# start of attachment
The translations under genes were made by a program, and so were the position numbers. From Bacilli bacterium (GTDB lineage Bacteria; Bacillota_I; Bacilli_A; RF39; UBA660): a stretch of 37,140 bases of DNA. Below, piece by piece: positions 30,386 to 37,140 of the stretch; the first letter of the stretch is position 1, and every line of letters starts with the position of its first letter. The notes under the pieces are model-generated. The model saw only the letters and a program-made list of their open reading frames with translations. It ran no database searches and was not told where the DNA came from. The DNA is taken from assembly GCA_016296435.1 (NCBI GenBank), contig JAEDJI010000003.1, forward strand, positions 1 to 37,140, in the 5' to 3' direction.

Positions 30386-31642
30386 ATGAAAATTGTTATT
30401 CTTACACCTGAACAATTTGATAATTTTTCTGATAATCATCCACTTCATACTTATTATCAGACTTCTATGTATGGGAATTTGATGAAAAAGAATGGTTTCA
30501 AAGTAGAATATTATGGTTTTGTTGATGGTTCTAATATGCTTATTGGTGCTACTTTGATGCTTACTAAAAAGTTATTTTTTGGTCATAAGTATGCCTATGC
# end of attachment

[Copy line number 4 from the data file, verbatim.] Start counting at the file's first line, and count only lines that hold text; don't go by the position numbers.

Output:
30401 CTTACACCTGAACAATTTGATAATTTTTCTGATAATCATCCACTTCATACTTATTATCAGACTTCTATGTATGGGAATTTGATGAAAAAGAATGGTTTCA